David J. Aldous and Allon G. Percus
Freshman calculus tells us how to find a minimum of a smooth function : set the derivative and check . The related series expansion tells us, for points near to , how the distance relates to the difference in -values: scales as . This scaling exponent persists for functions defined on multidimensional space: if is a local minimum and , then scales as for a generic smooth function .
Combinatorial optimization, exemplified by the traveling salesman problem (TSP: find the minimum length tour through points in the plane), is traditionally viewed as a quite distinct subject, with theoretical analysis focussed on the number of steps that algorithms require to find the optimal solution. To make a connection, compare an arbitrary tour with the optimal (minimum-length) tour by the two quantities
Our study of the TSP yields strong evidence that the scaling exponent is . This is based on exact analytic methods in a mean-field model of interpoint distances (distances between pairs of points are random, independent for different pairs, thus ignoring geometric constraints) and on Monte Carlo simulations for random points in , and dimensional space. The new analytic results, to be detailed elsewhere, build upon a recent probabilistic reinterpretation  of work of Krauth and Mézard  establishing the average length of mean-field TSP tours. Parallel but mathematically easier results show that for the minimum spanning tree problem, a standard algorithmically easy problem, the scaling exponent equals .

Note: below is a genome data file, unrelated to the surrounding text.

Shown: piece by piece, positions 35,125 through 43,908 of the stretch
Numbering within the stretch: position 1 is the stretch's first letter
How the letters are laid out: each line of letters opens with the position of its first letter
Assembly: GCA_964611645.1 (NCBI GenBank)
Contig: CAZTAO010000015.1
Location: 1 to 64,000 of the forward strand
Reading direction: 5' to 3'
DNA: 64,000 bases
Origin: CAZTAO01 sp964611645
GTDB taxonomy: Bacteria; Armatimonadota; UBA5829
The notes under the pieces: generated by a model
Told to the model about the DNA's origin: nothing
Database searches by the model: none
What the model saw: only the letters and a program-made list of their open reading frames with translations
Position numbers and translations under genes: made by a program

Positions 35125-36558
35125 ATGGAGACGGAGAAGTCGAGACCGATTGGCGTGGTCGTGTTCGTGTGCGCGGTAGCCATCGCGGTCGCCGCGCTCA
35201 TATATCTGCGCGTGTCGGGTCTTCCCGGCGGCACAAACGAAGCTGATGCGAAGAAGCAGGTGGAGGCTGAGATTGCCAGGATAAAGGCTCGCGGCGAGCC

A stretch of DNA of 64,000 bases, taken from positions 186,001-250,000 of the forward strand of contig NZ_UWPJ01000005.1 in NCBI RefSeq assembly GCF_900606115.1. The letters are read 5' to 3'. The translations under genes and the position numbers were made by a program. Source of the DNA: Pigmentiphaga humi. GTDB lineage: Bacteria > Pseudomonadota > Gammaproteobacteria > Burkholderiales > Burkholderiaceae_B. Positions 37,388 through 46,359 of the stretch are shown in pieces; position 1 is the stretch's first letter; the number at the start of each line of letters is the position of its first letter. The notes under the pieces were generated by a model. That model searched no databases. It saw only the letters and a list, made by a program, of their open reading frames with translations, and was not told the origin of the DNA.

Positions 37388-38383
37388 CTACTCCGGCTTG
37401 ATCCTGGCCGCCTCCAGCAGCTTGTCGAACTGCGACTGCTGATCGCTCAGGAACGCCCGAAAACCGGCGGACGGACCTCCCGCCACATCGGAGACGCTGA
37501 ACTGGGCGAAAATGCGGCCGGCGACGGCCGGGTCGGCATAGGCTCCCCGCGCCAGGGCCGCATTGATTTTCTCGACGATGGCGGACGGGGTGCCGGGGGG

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These results are intriguing for two reasons. For a combinatorial optimization problem, a larger exponent means that there are more near-optimal solutions, suggesting that the algorithmic problem of finding the optimal solution is intrinsically harder. So scaling exponents may serve to separate combinatorial optimization problems of an appropriate type into a small set of classes of increasing difficulty. For instance, the minimum matching and minimum Steiner tree problems are expected to have scaling exponent , and thus be in the same class as TSP in a quantitative way, as distinct from their qualitative similarity as NP-complete problems under worst-case inputs. This parallels the notion of universality class in statistical physics. Secondly, in the best-understood statistical physics areas such as percolation, the mean-field scaling exponents are exact for -dimensional problems only for larger than some critical dimension, which typically is at least . The fact that for TSP the mean field exponent is either exactly or a close approximation to the correct exponent in all dimensions is therefore quite unexpected, and a convincing conceptual explanation remains to be discovered.